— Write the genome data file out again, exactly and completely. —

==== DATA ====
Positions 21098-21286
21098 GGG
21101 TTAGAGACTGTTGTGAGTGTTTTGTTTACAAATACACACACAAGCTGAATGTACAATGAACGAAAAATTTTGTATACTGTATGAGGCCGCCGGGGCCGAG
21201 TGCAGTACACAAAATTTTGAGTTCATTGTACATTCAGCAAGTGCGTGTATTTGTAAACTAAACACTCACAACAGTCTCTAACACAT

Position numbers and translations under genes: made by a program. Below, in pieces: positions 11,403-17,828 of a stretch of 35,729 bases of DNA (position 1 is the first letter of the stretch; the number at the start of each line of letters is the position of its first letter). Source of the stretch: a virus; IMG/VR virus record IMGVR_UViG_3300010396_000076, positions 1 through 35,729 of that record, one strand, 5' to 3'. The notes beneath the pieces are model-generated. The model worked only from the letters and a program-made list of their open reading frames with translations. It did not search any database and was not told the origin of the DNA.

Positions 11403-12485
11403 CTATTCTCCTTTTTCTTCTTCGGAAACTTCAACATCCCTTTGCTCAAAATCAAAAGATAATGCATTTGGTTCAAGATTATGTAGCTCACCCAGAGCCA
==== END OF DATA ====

Positions 21098-21286
21098 GGG
21101 TTAGAGACTGTTGTGAGTGTTTTGTTTACAAATACACACACAAGCTGAATGTACAATGAACGAAAAATTTTGTATACTGTATGAGGCCGCCGGGGCCGAG
21201 TGCAGTACACAAAATTTTGAGTTCATTGTACATTCAGCAAGTGCGTGTATTTGTAAACTAAACACTCACAACAGTCTCTAACACAT

Position numbers and translations under genes: made by a program. Below, in pieces: positions 11,403-17,828 of a stretch of 35,729 bases of DNA (position 1 is the first letter of the stretch; the number at the start of each line of letters is the position of its first letter). Source of the stretch: a virus; IMG/VR virus record IMGVR_UViG_3300010396_000076, positions 1 through 35,729 of that record, one strand, 5' to 3'. The notes beneath the pieces are model-generated. The model worked only from the letters and a program-made list of their open reading frames with translations. It did not search any database and was not told the origin of the DNA.

Positions 11403-12485
11403 CTATTCTCCTTTTTCTTCTTCGGAAACTTCAACATCCCTTTGCTCAAAATCAAAAGATAATGCATTTGGTTCAAGATTATGTAGCTCACCCAGAGCCA